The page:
Saidia to Melilla marina mapWe were about to loose the good weather we’d been having so we took advantage and made the quick 35nm trip from Saidia over to Melilla which as I mentioned at the beginning is actually part of Spain so we pulled in just after noon time and were quickly tied up and checked in.

As per my opening photos and comments, this marina and town is the opposite of what we found in Saidia, being very full and busy, very modern and diverse and is already proving to be a great spot for us to hunker down for perhaps as much as a week while we wait for the winter storms to pass through and provide us with the next chance to motor our way along the Moroccan coast as we get closer and closer to the Straits of Gibraltar that are now less than 150 nm WNW of us. 


Prime Meridian Ease West hemisphere diagramThe other fun thing that recently happened is that we crossed the invisible Prime Meridian or Zero degree Longitude and so we are now into officially in the Western Hemisphere!  Antalya sits on about 30.7 degrees East and Melilla is at about 3 degrees West so we have now traveled more than 33 degrees of latitude on Möbius.
Atlantic sailing routes mapLooking further ahead, we are setting up to cross the Atlantic next month and will mostly likely take something close to the Southern route as shown on this map.  These are typical routes for sailboats and thus based on favorable winds circling the Azores High pressure zone so we will just wait and see how that is positioned this year and figure out the best “No Wind Hunting” route for us to take across the Atlantic.  Stay tuned for more as these Nauti Nomadic Grandparents do our best to continue to keep you all well entertained!
Thanks and hope you will join us again for the next update to see just where Möbius is in a week or two.

-Wayne

Just When We Thought We Were Out; …… Möbius Update 13-19, 2022a

Reminiscent of the line from one of the Godfather movies I believe “Just when I thought I was out; they pull me back in” Möbius is now back in Finike.  Multiple factors driving our decision including that Christine needed to go back to Antalya for one or more consultations with her surgeon who did the arthroscopic operation to fix her torn meniscus and we needed to get the new beam for the Davit Arch brought to Möbius from Naval Yachts in Antalya.  As you may recall, Setur Marina here in Finike was our “home port” since last July so we are very familiar with the area and know where to go to get things, who to talk with in our network here to get things done and a good safe spot to have Möbius tied up for a few more weeks while Christine continues her recovery and I get boat jobs done.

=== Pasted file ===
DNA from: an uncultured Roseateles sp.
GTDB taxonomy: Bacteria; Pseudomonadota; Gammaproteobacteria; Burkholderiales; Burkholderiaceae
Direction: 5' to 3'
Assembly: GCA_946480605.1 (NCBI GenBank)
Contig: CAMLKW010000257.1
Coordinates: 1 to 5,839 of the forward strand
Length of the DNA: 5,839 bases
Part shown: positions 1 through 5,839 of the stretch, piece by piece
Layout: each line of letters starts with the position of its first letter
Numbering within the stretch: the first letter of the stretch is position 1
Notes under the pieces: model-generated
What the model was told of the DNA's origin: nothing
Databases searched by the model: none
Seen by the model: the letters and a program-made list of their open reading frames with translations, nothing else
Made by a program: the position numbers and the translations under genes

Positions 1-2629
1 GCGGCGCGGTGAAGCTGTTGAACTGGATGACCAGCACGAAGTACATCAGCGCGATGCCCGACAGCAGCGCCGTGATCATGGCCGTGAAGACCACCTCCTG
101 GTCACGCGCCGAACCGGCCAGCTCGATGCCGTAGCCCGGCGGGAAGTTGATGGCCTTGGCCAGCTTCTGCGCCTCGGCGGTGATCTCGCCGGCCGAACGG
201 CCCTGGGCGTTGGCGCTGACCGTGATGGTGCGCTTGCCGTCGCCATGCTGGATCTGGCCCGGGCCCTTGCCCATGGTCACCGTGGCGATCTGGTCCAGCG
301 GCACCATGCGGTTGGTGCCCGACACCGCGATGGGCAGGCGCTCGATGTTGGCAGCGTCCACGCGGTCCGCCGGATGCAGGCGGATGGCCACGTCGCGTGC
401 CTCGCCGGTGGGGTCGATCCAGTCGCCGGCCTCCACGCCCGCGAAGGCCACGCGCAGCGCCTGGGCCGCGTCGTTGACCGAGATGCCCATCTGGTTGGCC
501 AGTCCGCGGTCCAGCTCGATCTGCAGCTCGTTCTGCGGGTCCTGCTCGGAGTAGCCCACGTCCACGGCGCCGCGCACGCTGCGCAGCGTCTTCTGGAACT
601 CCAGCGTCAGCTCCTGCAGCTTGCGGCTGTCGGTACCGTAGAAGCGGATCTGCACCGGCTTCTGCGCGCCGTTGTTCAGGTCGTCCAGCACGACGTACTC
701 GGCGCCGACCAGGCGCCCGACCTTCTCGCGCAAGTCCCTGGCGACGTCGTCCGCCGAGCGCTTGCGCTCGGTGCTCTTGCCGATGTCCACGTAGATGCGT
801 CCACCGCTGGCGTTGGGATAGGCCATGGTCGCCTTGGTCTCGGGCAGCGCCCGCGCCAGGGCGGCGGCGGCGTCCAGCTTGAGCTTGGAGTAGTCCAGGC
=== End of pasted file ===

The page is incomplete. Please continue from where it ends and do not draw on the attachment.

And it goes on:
Marmaris to Finike

PXL_20220613_140841216.MPI spent most of the day on Monday going to different marine stores in Marmaris to pick up some of the lines and hardware I need for rigging up our Paravane stabilization system and doing some grocery shopping to stock up for the next week.  Christine had found a lovely little anchorage on the charts that was just about 10 nm (nautical miles) from the marina in Marmaris so we untied from the dock and headed over there on Monday afternoon leaving Marmaris in our wake as per the photo. 
Though I must point out “What wake?” as I am just so pleased with how clean Möbius slices through the water.  Thanks Dennis for the great hull design!
PXL_20220613_162930803.MPWe tucked inside a small bay with this small island just outside and enjoyed the sundown with some wine up in the SkyBridge with views like this.
PXL_20220614_010131475.NIGHTWe had a bit of a rude awakening when a ferry went past the entrance at about 3am which rolled us so bad we almost flew out of bed.  After picking up some of the items that had ended up on the floor we decided that we were wide awake and had a long run ahead of us so might as well just weigh anchor and head for Finike.  We were rewarded with what was apparently a special “Rose Moon” and very flat seas as you can see so made the decision pretty easy.
PXL_20220614_040449546It was ideal motor boat conditions with glassy flat seas and no wind.

This is a shot of our wake or lack thereof at about 8.3 knots
PXL_20220614_041557378And this is the bow wave.

It was about 110nm down to Finike and these conditions continued the entire way.  It was the longest continuous voyage we’ve yet taken aboard Möbius and gave us a good chance to test out running the boat for longer and longer runs as we get everything broken in and learn more and more about running this very unique and new to us boat.


I’ve discovered that our fuel flow meters have not been connected correctly so all my previous fuel burn numbers I’ve published are out by at least 40% so for this run I measured the actual volume of fuel removed from the Day Tank and used this to calculate the true fuel consumption.  109nm total distance traveled and we burned 169 liters so an average of 0.64 nm/L or 2.4 USG/nm which is right on my original estimates and MUCH better than the numbers I had been getting from the fuel flow meters.  Just like the oil pressure gauge problems that vexed me in the past, I have once again been tripped up by assuming that the gauges were correct.  Silly me!